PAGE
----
What I Learned From Year Of Yes, Shonda Rhimes' New Book



No one does it alone. Why do we pretend to be super women?

The most important things my mother taught me included work from Neil Diamond, Billy Joel, Wham! and Whitney Houston. My passionate adoration of Whitney, which began circa 1990, remains to this day.


I can sing every song, with feeling, and make myself cry or dance or triumph. I love this album.

Which is to say that when Shonda Rhimes talks about Whitney Houston in Year Of Yes, her recently-published book, she captured my attention. See, I’ve never watched Grey’s Anatomy. I came late to the Scandal party. So while Ms. Rhimes was taking over the universe, I was only vaguely aware of her.

“It never ever helps to think that Whitney’s hairdo is real.”

See, Shonda tried for hours and years to recreate the Whitney album look. It never worked. She felt like a failure. When she shared this with a friend later, her friend shared a secret: Not even Whitney Houston herself could do that hair.  It was a wig, with a team behind it.

That’s the whole problem with magazines, right? Media in general, women in general comparing themselves at their worst to the polished versions of other people.

I thought it was just me who did this. Apparently not.

“It never ever helps to think that Whitney’s hairdo is real.”  

Rhimes talks about this in terms of looks — everyone it takes to make her awards-show fabulous. But more importantly, regarding the help she has to make life possible. Being a busy mom of three with a crazy-demanding job and everything else may look amazing from the outside. If I can’t do it all the way Rhimes does, something must be wrong with me.

So Rhimes’ truth-telling about her nanny of awesomeness and the others on the team? It is refreshing and important. No one does it alone. Why do we pretend to be super women? The people I respect and care about in life are the ones who show their real selves — and give me a glimpse at how they are making it work. That almost always entails allowing other people to help us.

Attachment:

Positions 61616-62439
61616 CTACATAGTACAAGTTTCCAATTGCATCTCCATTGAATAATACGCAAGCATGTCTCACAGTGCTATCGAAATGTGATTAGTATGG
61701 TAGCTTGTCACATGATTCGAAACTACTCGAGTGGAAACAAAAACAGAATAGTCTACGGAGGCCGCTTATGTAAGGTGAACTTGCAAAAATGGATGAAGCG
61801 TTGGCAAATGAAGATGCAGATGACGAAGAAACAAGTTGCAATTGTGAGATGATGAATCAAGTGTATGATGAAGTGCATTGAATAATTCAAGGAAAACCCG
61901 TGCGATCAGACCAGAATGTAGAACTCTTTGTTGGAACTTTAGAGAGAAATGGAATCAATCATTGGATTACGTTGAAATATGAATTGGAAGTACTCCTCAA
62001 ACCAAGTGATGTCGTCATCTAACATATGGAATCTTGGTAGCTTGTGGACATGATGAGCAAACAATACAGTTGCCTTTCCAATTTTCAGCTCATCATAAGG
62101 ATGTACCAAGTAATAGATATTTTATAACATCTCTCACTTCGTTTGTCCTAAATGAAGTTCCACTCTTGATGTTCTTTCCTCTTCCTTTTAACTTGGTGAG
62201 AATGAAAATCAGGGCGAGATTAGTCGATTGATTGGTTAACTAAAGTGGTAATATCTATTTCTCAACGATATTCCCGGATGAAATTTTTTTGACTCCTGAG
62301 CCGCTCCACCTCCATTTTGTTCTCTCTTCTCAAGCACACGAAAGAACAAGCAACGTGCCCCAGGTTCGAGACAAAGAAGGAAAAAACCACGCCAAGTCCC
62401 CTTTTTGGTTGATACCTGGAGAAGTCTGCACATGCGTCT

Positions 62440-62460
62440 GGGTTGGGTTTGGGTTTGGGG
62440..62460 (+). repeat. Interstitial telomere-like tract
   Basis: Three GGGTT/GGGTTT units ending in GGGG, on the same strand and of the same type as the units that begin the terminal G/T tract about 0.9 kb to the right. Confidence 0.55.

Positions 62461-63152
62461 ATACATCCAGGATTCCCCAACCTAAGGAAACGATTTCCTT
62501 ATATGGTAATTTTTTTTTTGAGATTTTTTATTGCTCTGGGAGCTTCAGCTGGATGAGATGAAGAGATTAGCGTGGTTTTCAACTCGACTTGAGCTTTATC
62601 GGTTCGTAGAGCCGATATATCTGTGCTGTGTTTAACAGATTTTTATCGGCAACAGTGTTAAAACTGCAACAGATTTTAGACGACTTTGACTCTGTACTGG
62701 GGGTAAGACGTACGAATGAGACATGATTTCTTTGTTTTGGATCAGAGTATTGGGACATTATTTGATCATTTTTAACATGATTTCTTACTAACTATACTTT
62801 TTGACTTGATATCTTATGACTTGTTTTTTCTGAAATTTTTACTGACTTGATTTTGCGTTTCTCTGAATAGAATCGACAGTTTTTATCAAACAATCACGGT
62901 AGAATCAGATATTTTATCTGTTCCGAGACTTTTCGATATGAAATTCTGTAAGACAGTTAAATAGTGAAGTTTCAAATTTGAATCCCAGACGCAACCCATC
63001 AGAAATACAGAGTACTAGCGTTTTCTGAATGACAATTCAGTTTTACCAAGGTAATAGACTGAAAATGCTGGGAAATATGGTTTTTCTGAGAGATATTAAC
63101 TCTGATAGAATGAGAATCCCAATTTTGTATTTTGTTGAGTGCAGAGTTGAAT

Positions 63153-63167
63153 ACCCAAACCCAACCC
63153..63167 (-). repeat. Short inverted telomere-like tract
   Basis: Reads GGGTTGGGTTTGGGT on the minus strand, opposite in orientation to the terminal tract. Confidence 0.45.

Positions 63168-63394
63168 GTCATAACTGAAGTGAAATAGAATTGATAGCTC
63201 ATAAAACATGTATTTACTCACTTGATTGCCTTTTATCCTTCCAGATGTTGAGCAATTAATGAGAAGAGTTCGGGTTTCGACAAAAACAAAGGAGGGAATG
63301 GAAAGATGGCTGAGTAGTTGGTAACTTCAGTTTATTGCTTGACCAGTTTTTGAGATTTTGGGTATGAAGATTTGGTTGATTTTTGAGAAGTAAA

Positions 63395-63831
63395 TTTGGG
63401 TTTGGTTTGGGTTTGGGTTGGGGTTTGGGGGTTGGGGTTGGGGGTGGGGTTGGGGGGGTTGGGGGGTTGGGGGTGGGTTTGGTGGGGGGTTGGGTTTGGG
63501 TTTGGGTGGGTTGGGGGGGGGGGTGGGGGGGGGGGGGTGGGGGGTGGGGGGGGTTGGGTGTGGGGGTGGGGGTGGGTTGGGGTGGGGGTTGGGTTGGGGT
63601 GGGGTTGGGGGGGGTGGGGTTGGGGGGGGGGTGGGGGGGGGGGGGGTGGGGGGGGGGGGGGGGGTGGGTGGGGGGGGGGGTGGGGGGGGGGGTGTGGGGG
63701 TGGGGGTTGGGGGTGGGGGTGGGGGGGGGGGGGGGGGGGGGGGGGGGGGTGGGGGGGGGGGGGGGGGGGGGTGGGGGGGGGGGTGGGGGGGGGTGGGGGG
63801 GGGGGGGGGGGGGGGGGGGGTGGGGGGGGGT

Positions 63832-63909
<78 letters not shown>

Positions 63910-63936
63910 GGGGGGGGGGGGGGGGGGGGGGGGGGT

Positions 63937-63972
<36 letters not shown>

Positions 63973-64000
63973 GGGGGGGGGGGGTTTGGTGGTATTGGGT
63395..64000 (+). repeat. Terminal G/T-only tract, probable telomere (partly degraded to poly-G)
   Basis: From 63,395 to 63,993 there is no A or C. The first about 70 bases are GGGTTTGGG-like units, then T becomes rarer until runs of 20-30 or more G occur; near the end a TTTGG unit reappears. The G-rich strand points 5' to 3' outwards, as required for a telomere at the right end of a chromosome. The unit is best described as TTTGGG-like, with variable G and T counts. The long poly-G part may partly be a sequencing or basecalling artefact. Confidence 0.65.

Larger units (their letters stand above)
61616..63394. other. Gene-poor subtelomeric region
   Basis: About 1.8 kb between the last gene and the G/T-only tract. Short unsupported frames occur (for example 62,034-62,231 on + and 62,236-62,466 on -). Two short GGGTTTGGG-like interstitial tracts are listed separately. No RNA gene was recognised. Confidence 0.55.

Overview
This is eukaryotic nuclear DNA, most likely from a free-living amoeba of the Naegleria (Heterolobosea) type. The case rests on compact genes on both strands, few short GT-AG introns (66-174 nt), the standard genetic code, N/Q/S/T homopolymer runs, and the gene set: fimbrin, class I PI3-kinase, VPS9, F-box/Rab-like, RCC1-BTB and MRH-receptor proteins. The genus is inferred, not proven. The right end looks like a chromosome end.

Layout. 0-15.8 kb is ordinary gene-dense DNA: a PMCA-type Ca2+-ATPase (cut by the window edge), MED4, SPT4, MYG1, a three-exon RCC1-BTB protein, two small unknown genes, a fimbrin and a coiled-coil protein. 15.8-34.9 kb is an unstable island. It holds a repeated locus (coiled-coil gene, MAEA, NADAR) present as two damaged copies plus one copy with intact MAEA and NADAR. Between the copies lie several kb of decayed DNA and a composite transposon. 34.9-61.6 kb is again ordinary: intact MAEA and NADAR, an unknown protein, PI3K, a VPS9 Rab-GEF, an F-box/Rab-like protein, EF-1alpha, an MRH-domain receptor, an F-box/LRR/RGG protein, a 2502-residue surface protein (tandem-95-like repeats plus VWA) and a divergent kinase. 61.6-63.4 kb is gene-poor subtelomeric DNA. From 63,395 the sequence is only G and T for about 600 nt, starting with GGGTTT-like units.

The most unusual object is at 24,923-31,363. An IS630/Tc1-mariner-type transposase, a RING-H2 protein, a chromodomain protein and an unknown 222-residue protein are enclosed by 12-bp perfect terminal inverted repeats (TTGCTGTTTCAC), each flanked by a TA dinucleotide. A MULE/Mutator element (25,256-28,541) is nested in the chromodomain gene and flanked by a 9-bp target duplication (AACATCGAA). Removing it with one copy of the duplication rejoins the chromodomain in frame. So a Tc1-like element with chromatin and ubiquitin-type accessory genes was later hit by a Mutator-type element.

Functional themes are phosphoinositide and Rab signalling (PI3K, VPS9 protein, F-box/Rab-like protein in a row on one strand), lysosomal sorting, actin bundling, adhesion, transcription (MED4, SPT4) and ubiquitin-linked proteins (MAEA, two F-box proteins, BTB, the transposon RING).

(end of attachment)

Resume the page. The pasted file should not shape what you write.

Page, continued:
There’s one other part of the book I want to focus on. Something I never could put my finger on before, but that, when I read it, I found was absolutely true. Rhimes tries to figure out why she can’t take a compliment; why she deflects and ducks instead of owning her success and awesomeness.

Not to get too deep, but ya, I get that. And Rhimes? She’s a thousand times more worthy than I am of praise and adoration. The issue is the same though, and she’s proof that reaching your goals doesn’t suddenly change you into a different more confident person on the inside.

“I am worried that people will think that maybe I think I am special.”

I gasped. For real. I folded down the page. I looked around for someone to talk to. I thought of calling my best friend Jenny. She was working. I thought of texting, realized I had too much to say. I read it again. And again. The page before and after. Still in shock.

I am worried that people will think that maybe I think I am special.

Once I realize this, I see how stupid it is. What the hell is wrong with not hating myself? Isn’t that kind of the point? You don’t have to be a jerk to own your success and feel pleased with how you’re handling life.

No exaggeration, this might be the sentence that changes my existence.

I didn’t love everything about Year of Yes. The voice and style aren’t mine. That isn’t a bad thing, just something I noticed. The point? The quest of analyzing and pushing yourself to do what scares you? I get that. I needed that. Even if Rhimes’ version of it looks different than mine.

I wrote these two quotes on a note card. I have to do something more permanent. I haven’t been able to stop thinking about them and the book in the weeks since I finished. They both speak to the same problem I have, have always had. I don’t think I’m alone in this self-doubt and idiot internal voice.  

Read the book. It’ll be good for you.

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